A few months ago, alarming predictions sounded from many corners about the possibility of the NHL entering another lockout when its current seven-year collective bargaining agreement ends on Sept. 15. Can it really happen after the disaster of 2004-05 and with seemingly good financial growth in the game since that lost season?
With the NBA having gone though a recent lockout of its own, and players forced to accept a cut to 50 percent share of league revenues, the first thought of many in hockey was, "Well, I guess we can see how much NHL players are going to have to get next time, too."
NHL players are currently receiving 57 percent of league revenues. Based on the NBA's recent deal, logic dictates that they will be asked to take a lower amount. This is where a potential standoff could occur, as NHL players may not be in as giving a mood as they were the last time, when they lost a full season of pay and then took 24 percent rollbacks to their existing contracts when play resumed.
NHL revenues have increased since 2005, partially because of the players' givebacks and other things such as a better television deal, a stronger Canadian dollar and still-strong overall attendance.
Negotiations between the NHL and the NHL Players Association have yet to take place, though Commissioner Gary Bettman said Thursday in Las Vegas that the league is ready to meet "any time" with the NHLPA to get things started. New NHLPA boss Don Fehr, however, is still doing his due diligence on all matters concerning his membership. It figures to be a battle of the titans when Fehr and Bettman finally start talking across the table. Too bad cameras won't be invited.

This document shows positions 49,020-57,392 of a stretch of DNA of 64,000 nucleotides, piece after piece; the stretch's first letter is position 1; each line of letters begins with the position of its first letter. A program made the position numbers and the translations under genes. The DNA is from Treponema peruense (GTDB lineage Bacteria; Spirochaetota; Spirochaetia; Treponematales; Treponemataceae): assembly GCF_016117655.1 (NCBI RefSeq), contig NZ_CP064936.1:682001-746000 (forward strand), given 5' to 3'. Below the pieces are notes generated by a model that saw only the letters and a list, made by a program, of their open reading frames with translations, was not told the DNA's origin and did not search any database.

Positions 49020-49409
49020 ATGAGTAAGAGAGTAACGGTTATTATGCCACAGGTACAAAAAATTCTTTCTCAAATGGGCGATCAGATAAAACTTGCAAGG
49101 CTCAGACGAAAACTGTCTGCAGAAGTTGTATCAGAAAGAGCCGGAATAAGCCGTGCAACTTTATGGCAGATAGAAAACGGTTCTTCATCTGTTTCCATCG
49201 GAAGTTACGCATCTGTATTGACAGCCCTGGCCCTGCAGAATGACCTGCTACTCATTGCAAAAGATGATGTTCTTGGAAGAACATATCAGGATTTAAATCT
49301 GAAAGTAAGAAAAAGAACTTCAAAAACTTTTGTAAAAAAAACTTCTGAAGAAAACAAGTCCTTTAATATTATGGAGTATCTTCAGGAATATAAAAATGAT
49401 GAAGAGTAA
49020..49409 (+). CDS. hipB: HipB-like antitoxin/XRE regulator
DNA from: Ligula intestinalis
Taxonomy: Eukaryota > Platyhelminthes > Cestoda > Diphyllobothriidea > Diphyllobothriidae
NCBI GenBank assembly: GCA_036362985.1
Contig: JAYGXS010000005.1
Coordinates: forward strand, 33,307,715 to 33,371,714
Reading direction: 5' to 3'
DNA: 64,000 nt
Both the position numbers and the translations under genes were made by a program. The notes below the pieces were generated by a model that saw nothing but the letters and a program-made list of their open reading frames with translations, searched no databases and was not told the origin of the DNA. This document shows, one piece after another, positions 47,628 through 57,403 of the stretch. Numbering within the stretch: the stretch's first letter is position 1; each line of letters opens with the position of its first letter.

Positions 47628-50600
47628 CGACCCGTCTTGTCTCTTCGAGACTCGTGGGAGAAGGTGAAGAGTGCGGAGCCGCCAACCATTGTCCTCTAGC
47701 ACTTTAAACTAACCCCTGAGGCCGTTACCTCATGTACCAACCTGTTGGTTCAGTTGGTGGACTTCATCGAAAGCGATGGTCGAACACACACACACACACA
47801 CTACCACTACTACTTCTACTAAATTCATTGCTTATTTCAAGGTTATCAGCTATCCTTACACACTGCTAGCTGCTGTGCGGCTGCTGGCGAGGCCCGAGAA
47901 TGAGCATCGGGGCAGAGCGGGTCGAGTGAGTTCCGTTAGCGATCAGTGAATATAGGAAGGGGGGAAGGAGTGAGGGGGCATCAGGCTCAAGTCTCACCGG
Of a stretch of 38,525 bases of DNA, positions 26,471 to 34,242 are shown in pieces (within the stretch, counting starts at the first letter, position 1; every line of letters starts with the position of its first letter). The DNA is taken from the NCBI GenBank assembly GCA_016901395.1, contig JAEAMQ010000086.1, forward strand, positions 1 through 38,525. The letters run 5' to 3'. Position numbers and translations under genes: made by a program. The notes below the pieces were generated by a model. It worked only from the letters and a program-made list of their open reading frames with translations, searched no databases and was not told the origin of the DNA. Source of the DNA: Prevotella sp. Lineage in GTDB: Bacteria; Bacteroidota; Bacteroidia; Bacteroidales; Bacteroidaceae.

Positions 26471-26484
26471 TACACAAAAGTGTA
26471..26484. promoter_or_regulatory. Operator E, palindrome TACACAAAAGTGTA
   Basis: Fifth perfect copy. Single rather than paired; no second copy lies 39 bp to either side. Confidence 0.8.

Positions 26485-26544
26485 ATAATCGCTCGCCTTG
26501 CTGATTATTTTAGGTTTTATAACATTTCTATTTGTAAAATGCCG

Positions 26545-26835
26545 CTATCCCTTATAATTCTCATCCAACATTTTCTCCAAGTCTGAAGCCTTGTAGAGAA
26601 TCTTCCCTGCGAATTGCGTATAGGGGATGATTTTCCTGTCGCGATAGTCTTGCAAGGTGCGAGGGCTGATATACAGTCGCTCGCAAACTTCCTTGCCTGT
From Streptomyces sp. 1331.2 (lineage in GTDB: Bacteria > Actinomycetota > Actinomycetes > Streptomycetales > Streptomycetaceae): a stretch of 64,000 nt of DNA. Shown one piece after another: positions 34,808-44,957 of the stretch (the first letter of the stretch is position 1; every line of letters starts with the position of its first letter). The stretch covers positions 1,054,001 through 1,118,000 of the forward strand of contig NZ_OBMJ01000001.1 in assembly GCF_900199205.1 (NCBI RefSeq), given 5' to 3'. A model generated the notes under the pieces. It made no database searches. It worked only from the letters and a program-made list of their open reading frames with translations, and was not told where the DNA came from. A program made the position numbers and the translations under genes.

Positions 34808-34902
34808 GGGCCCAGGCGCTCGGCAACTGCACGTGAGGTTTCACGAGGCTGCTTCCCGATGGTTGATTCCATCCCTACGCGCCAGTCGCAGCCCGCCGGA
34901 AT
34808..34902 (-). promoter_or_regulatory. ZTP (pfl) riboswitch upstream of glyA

SI.com asked two high-powered NHL player agents -- Los Angeles-based Allan Walsh of Octagon Hockey and Denver-based Kurt Overhardt of KO Sport Inc. -- to give us a snapshot of the current mood from their side, and an idea of what the future might hold. Walsh's many clients include Marc-Andre Fleury, Patrik Elias, Martin Havlat and Milan Michalek, while Ryan Kesler, Brian Elliott, Kevin Bieksa, Brandon Dubinsky and Matt Carle are among Overhardt's.
I believe in open market systems and the benefit and value of such systems to all parties involved. If a team can afford to spend $75 million in player costs, why not allow it? If another team only wants to spend $40 million, so be it. Sports are competitive on and off the field.